February 1, 2006
Aid groups say tsunami victims’ rights abused
By Irwin Arieff
UNITED NATIONS (Reuters) - The huge global relief effort
after the 2004 Indian Ocean tsunami has trampled on the human
rights of many of the survivors even as it tried to rebuild
their lives, three aid groups charged on Wednesday.
While the aid campaign, the largest ever undertaken, has
had many successes, it has failed to ensure the rights of many
of those affected to food, clean water and a secure home and
livelihood, the groups said in a new report.
More than a year after the December 26, 2004, catastrophe
that killed around 230,000 people, the situation of many
tsunami survivors, particularly women, children and other
vulnerable populations, "is unbelievably grim," said the report
by ActionAid International, the Habitat International Coalition
and the People's Movement for Human Rights Learning.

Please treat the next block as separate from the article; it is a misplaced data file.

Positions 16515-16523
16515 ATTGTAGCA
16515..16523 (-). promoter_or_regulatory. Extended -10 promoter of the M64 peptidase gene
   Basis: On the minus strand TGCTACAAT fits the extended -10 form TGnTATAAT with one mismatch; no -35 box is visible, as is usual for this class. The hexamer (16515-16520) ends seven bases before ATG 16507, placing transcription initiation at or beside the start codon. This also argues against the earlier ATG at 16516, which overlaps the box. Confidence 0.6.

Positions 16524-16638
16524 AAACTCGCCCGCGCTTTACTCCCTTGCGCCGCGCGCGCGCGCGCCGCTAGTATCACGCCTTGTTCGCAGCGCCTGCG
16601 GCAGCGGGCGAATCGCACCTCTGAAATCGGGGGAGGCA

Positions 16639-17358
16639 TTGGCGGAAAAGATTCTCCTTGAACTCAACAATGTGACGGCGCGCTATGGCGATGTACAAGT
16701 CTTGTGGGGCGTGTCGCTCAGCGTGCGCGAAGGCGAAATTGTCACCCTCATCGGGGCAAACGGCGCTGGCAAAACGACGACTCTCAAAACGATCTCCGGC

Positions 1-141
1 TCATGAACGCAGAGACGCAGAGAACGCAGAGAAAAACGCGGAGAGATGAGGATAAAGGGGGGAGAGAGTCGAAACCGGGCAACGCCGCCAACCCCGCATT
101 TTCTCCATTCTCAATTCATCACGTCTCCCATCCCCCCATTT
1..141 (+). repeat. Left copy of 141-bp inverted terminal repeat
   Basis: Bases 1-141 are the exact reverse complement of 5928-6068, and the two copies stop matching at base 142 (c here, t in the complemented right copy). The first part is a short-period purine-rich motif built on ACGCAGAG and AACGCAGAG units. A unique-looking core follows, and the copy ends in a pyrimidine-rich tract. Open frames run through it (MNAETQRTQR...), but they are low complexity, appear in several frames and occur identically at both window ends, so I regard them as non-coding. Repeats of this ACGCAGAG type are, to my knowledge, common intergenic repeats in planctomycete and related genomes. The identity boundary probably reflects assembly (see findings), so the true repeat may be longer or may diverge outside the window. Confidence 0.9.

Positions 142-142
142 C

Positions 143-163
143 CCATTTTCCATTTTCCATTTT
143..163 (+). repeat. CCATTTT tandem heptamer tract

"We know that there has been some excellent work by
governments and nongovernmental organizations in the wake of
the tsunami -- the speed and scale of the response meant that
lives were saved and many predicted outbreaks of epidemics were
contained -- but it is not enough," U.N. human rights
investigator Miloon Kothari wrote in a foreword to the report.
Nearly $14 billion has been pledged by donors around the
world to rebuild the vast areas devastated by the disaster,
which drove 2 million people from their homes, deprived 1.5
million of their livelihoods and destroyed some 400,000 houses
in 13 countries in Asia and Africa.
But hundreds of thousands of survivors are still living in
substandard shelters and deprived of adequate health care and
other basic services, said the groups' 68-page report, based on
visits to more than 50,000 people in 95 villages and urban
areas in Indonesia, Thailand, Sri Lanka, the Maldives and India
in November 2005.
"Thousands of children have not been able to go back to
school, women do not feel secure, people's livelihoods have not
been restored, and people are still distressingly uncertain
about their future," it said.
Discrimination in the distribution of aid, forced
relocations, government-assisted land grabs, arbitrary arrests
and sexual and gender-based violence are also abusing
survivors' rights, the report said.
"It is only through national and international cooperation
based on human rights standards that people uprooted and at
risk as a result of devastating natural disasters can be
effectively protected," it said.